Doctoral thesis
Open access

Analysis of flexibility options and sector coupling for integration of clean energy technologies

ContributorsGupta, Ruchi
Imprimatur date2023
Defense date2023

In line with the efforts to achieve net-zero carbon emissions, the energy system is experiencing significant paradigm shifts, both on the supply and the demand side. On the supply side, the capacity of variable renewable energy (RE) is markedly growing at the expense of conventional fossil power generation plants. On the demand side, there has been an increasing thrust for electrification of sectors, in particular heating and mobility. Additionally, other sector coupling options, such as the use of green hydrogen in hard-to-electrify sectors are being developed. This thesis aims at analyzing the potential of flexibility and sector coupling to support the integration of RE and low carbon technologies as part of the energy transition in Switzerland. Various models and methodologies are developed for this purpose: i) In the first study (Chapter 2), RE technologies are combined with different energy storage (ES) technologies to form hybrid systems supplying firm electricity under various supply strategies at three different scales of deployment. ii) The second study (Chapter 3) focuses on distribution grid reinforcement needs to facilitate integration of rooftop PV on the supply side and electrification of heating and mobility on the demand side. iii) The third study (Chapter 4) identifies hotspots for green hydrogen and power-to-methane plants deployment across Switzerland. iv) Finally, in the last study (Chapter 5), the work on green hydrogen deployment is expanded to also assess macroeconomic impacts of a new green hydrogen sector on the Swiss economy. Overall, the studies carried out in this thesis lead to the following key results of relevance for decision-makers: i) The first study presents a new model on the operation of renewable hybrid systems to supply firm electricity across three different scales of deployment - residential, utility, and bulk level, thereby providing results on the levelized cost of hybrid systems (LCOHS) across different cantons in Switzerland. This model is then used to point to the optimal combination of renewable and storage technologies depending on the scale and supply mode. ii) The second study estimates the cost required to reinforce the distribution grid under different penetration scenarios of rooftop solar PV, heat pumps and electric vehicles charging, all modelled at high spatial resolution. This type of information is highly valuable for DSOs to plan the investments for future grid development. Additionally, the study highlights the role of batteries in deferring distribution grid upgrades, besides offering additional services (benefit stacking). iii) The third study presents hotspots for deployment of green hydrogen and power-to-methane plants in Switzerland by mapping different supply and demand sources at a high spatial resolution. This study can provide guidance to project developers and investors for profitable deployment of green hydrogen and methane plants across Switzerland. The study also showcases a roadmap for green hydrogen deployment from now until 2050, considering the estimated reduction in technology costs. iv) The fourth study provides insights into the macroeconomic impacts of a green hydrogen industry from both construction and operation phases, at a country level. Using input-output modelling, the study provides a transparent and replicable approach for assessing the direct and indirect impacts of this emerging industry.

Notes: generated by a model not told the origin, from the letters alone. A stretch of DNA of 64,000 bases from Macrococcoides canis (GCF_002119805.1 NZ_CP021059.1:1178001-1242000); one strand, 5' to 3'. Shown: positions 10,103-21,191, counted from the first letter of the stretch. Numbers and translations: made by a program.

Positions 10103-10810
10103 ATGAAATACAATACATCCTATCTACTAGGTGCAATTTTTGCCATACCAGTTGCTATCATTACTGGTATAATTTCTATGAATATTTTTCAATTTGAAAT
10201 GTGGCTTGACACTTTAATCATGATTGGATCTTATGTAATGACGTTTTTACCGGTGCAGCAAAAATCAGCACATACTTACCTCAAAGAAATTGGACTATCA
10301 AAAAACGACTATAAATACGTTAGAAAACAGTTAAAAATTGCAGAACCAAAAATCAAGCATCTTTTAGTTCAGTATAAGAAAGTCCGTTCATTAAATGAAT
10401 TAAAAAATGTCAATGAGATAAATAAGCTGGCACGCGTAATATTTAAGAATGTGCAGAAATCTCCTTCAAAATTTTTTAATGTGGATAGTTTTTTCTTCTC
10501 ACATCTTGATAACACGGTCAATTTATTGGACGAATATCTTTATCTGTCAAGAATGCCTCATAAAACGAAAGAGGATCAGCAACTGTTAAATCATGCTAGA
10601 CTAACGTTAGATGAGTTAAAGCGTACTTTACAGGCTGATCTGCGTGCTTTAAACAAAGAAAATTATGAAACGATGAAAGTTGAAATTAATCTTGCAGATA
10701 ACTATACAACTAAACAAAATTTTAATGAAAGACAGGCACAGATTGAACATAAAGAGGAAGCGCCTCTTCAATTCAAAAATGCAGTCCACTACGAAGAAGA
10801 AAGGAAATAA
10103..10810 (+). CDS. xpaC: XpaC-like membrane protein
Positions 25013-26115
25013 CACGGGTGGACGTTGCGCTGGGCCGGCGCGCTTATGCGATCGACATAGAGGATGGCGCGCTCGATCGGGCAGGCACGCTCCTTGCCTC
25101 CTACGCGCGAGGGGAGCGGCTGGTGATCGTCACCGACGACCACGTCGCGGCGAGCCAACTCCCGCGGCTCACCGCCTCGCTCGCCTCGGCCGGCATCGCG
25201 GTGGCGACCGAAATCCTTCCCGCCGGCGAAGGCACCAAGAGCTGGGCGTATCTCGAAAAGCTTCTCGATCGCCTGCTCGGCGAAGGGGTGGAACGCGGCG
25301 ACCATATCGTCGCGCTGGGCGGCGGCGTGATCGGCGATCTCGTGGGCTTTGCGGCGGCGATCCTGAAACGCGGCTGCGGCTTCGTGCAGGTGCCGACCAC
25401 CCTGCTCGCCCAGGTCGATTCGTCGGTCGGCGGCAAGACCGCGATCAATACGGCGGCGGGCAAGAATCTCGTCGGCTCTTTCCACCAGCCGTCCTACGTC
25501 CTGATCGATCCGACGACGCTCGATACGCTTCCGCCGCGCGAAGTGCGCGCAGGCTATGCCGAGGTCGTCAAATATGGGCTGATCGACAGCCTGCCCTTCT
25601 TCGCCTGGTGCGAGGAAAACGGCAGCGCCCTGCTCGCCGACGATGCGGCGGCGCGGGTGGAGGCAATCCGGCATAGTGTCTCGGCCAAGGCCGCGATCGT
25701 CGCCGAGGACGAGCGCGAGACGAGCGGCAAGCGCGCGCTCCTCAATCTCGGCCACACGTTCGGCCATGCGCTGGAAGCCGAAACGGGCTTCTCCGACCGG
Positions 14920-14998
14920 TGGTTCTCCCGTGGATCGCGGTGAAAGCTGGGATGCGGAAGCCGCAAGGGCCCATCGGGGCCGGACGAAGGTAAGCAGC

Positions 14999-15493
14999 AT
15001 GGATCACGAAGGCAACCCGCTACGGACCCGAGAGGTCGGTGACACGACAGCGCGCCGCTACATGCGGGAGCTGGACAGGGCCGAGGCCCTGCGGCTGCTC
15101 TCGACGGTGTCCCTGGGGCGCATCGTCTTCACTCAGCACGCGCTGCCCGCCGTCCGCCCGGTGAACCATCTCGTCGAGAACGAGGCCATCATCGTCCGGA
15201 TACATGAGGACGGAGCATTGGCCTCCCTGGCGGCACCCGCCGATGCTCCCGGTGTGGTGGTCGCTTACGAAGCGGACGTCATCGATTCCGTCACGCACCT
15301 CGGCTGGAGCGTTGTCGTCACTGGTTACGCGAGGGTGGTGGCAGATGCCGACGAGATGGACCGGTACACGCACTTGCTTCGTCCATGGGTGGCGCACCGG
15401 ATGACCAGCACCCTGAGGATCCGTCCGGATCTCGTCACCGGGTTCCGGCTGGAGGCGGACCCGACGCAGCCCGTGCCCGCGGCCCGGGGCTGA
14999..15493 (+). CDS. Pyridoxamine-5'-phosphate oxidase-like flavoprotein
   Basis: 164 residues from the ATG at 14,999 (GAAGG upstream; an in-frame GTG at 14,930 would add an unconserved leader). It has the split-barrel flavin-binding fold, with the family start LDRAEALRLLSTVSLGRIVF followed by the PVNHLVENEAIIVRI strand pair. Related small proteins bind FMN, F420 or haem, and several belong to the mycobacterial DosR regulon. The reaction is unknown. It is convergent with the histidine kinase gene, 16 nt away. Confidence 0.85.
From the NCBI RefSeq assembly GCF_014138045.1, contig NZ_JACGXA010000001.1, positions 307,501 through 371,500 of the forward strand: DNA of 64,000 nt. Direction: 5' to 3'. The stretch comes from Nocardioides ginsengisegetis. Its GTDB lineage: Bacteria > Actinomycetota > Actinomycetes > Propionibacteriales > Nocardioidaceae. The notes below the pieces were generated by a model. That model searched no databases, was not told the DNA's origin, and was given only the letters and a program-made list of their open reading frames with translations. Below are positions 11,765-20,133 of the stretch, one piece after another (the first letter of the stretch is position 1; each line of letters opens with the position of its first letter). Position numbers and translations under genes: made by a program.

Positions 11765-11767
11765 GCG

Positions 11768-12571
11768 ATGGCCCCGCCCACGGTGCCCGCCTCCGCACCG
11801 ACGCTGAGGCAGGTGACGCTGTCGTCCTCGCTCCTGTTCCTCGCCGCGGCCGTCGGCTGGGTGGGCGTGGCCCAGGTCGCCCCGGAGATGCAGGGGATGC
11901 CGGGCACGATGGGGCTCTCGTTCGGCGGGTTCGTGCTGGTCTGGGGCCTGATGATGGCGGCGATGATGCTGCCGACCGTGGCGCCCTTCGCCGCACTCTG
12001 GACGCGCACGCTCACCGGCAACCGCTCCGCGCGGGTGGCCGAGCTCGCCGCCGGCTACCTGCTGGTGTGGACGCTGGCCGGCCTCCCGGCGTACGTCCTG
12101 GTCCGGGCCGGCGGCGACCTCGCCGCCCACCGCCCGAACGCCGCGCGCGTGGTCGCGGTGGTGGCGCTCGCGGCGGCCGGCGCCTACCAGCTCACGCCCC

Research group
Citation (ISO format)
GUPTA, Ruchi. Analysis of flexibility options and sector coupling for integration of clean energy technologies. 2023. doi: 10.13097/archive-ouverte/unige:169700
Main files (2)

Technical informations

Creation06/20/2023 11:55:27 AM
First validation06/26/2023 5:40:05 AM
Update time06/26/2023 5:40:05 AM
Status update06/26/2023 5:40:05 AM
Last indexation09/18/2023 9:45:56 PM
All rights reserved by Archive ouverte UNIGE and the University of GenevaunigeBlack